As I write this, nearly a month has passed since the beginning of the "lockdown," and life goes on. Since I remain housebound, and the media onslaught makes it impossible to not fixate on the pandemic, here are more observations:
For healthy and retired folks like myself, the lockdown constitutes a pretty minor inconvenience, at least within the context of the illness and unemployment that many others must endure. With the stay-at-home orders, my usual indolent lifestyle of sitting around the house reading, going online, watching TV, eating, and pestering the cat has suddenly become meritorious. I now find that I have been transformed into a model citizen, and am now considered an exemplar of civic responsibility. The duty to shelter in place plays to my strengths. I am mindful that the small nuisance of the lockdown and the required distancing and sanitizing are far easier than the ordeals faced by earlier generations. Relatively speaking, sitting at home is little to ask.
It is likely that the threat of the virus will be with us for a while, and it is uncertain where it will eventually lead us. Finding myself classified "at risk" as one of the "elderly" (gee, thanks CDC—wasn't 70 supposed to be the new 20 or something?), I have to be more attentive toward the risk than many. Hopefully, I will not end up a Howard Hughesian germaphobe, isolated and shuffling about with Kleenex boxes on my feet. And don't ask me about the jars.
A trip to the grocery store can be a bit surreal. With everyone in masks and maintaining a "social distance," we look a bit like agoraphobic bank robbers. My hat is off to the staff in the stores for working in these difficult conditions. I hope that they are getting paid more for this ordeal.
Of course, we are all grateful to the medical heroes who have treated and helped the victims of the virus, at significant risk to themselves. The term "hero" has become overused and diluted in recent years by application to the merely admirable, but here they have truly earned it. The pandemic has brought out both the best and the worst in human behavior, from the caregivers and those who keep things going, to those who spit at others and lick grocery store produce, and those who endanger the vulnerable by heedlessly gathering to party.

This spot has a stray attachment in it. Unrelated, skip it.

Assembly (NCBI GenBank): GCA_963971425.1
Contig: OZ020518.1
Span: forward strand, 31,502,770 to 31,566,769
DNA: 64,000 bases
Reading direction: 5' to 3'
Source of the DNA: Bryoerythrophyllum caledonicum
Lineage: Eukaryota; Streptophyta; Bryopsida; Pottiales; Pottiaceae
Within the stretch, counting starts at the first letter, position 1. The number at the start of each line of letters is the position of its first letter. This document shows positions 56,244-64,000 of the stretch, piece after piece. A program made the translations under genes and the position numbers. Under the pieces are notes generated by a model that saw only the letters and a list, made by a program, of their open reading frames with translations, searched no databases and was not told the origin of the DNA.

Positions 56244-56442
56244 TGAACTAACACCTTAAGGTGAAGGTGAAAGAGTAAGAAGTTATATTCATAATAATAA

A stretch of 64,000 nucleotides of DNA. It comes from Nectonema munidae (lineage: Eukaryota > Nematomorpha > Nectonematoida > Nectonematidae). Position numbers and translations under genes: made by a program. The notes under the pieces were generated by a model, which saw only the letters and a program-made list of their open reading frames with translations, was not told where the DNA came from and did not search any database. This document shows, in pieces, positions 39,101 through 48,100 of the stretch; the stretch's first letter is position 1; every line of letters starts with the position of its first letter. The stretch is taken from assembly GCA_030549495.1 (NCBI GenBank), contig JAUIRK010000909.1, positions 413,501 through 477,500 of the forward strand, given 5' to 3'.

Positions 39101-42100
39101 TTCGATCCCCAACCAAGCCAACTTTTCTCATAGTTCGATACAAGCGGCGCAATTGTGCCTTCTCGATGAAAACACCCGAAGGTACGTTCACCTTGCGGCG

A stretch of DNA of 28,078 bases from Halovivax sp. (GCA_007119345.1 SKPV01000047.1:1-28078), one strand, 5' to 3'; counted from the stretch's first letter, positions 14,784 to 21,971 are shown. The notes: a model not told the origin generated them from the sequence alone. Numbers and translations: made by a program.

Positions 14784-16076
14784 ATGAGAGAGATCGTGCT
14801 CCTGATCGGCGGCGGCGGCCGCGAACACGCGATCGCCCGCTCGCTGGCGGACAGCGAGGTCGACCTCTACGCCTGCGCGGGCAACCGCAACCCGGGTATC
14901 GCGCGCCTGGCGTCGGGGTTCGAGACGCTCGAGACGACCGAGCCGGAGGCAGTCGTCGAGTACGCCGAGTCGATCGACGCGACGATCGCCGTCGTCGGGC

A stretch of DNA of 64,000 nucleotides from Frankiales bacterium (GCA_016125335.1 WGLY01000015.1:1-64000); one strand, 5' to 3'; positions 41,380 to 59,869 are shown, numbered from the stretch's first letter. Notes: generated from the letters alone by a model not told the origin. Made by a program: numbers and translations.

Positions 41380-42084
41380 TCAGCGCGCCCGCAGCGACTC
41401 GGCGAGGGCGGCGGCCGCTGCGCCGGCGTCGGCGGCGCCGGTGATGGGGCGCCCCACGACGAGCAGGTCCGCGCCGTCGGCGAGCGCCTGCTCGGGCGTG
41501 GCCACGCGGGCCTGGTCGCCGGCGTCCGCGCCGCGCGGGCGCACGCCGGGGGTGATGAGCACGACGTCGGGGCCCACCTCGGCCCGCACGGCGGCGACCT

My first experience with Zoom was a meeting of a volunteer emergency responder group I belong to. It was a bit of a shock to realize that the interior of my home was on display to 56 other members. Next meeting, I will either tidy up my office or figure out how to use the concealing background graphics that the tech-savvy used. Still, I won't bother with pants.
And, predictably, our usual political fault lines have polarized the pandemic. At the moment, we have another relief bill being blocked to force the inclusion of unrelated policy and spending items, just as the first bill included $25 million to refurbish the Kennedy Center in Washington. Perhaps the Democrats plan to use it as a field hospital? Imagine the outcry if Trump refused to sign any relief bill unless it included money for the wall?
A lot of Democrats were upset when the Supreme Court refused the governor of Wisconsin's last-minute effort to delay their election for "safety reasons." Here is a proposal: Since the pandemic and safety concerns are likely to last for quite a while, why don't we just delay the November elections until safe? You'll be willing to delay your chance to throw out Trump in the interests of safety? Deal?
Sadly, our discussion of the pandemic has been tainted by race. Some are citing disparities in death rates as "proof" of systemic racism. I am no microbiologist, and had no idea that a virus could be sufficiently sentient to form racist intent. If we are using a "group victimization" narrative, I suppose the fact that the virus is killing proportionately more men and the elderly like myself, proves both "systemic ageism" and "systemic sexism." Who do we sue?
Even the desperate search for a cure has become polarized, and has become a matter of "belief" rather than science. After Trump gushed about the use of chloroquine as a possible treatment, the battle lines were drawn. Despite the fact that a number of reputable studies are underway on the drug, and it has a long record of safe use, the Democratic governor of Michigan threatened the licenses of any doctor who prescribes it, and some have blamed Trump for the death of a man who confused the drug with an ingredient in an aquarium cleaning product. Most of us in the middle realize that, while it is unproven and that any evidence of its effectiveness is only anecdotal, it has a long safety record and is unlikely to do any further harm. And as I write this, there are no officially recognized alternative therapies yet.
Those who hoped that the pandemic would at least provide us with a unifying and ennobling experience are likely to be disappointed. Δ
John Donegan is a retired attorney in Pismo Beach, who fancies himself as rather stylish in his new face mask, while those who endure his ranting appreciate the muffling. Send comments through the editor at email@example.com.